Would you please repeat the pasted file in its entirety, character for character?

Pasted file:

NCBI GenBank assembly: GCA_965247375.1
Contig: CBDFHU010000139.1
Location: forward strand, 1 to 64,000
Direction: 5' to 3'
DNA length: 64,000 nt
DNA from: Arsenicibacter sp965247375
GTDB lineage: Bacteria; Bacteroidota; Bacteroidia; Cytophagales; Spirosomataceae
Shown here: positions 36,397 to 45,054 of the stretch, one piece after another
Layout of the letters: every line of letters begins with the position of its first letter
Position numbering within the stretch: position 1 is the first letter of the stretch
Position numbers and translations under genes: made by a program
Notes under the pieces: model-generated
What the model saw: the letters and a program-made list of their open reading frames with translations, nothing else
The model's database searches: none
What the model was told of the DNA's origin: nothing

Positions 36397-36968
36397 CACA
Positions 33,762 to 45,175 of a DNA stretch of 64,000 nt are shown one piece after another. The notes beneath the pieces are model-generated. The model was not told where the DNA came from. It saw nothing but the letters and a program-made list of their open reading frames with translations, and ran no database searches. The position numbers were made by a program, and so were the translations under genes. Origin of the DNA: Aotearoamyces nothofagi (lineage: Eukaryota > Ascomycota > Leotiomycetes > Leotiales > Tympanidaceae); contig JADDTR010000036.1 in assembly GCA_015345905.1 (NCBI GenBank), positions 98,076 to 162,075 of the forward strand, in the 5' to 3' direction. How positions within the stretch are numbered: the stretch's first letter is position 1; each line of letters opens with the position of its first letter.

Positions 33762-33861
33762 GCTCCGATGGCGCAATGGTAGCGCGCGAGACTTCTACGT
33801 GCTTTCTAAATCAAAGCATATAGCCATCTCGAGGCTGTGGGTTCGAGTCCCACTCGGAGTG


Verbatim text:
NCBI GenBank assembly: GCA_965247375.1
Contig: CBDFHU010000139.1
Location: forward strand, 1 to 64,000
Direction: 5' to 3'
DNA length: 64,000 nt
DNA from: Arsenicibacter sp965247375
GTDB lineage: Bacteria; Bacteroidota; Bacteroidia; Cytophagales; Spirosomataceae
Shown here: positions 36,397 to 45,054 of the stretch, one piece after another
Layout of the letters: every line of letters begins with the position of its first letter
Position numbering within the stretch: position 1 is the first letter of the stretch
Position numbers and translations under genes: made by a program
Notes under the pieces: model-generated
What the model saw: the letters and a program-made list of their open reading frames with translations, nothing else
The model's database searches: none
What the model was told of the DNA's origin: nothing

Positions 36397-36968
36397 CACA
Positions 33,762 to 45,175 of a DNA stretch of 64,000 nt are shown one piece after another. The notes beneath the pieces are model-generated. The model was not told where the DNA came from. It saw nothing but the letters and a program-made list of their open reading frames with translations, and ran no database searches. The position numbers were made by a program, and so were the translations under genes. Origin of the DNA: Aotearoamyces nothofagi (lineage: Eukaryota > Ascomycota > Leotiomycetes > Leotiales > Tympanidaceae); contig JADDTR010000036.1 in assembly GCA_015345905.1 (NCBI GenBank), positions 98,076 to 162,075 of the forward strand, in the 5' to 3' direction. How positions within the stretch are numbered: the stretch's first letter is position 1; each line of letters opens with the position of its first letter.

Positions 33762-33861
33762 GCTCCGATGGCGCAATGGTAGCGCGCGAGACTTCTACGT
33801 GCTTTCTAAATCAAAGCATATAGCCATCTCGAGGCTGTGGGTTCGAGTCCCACTCGGAGTG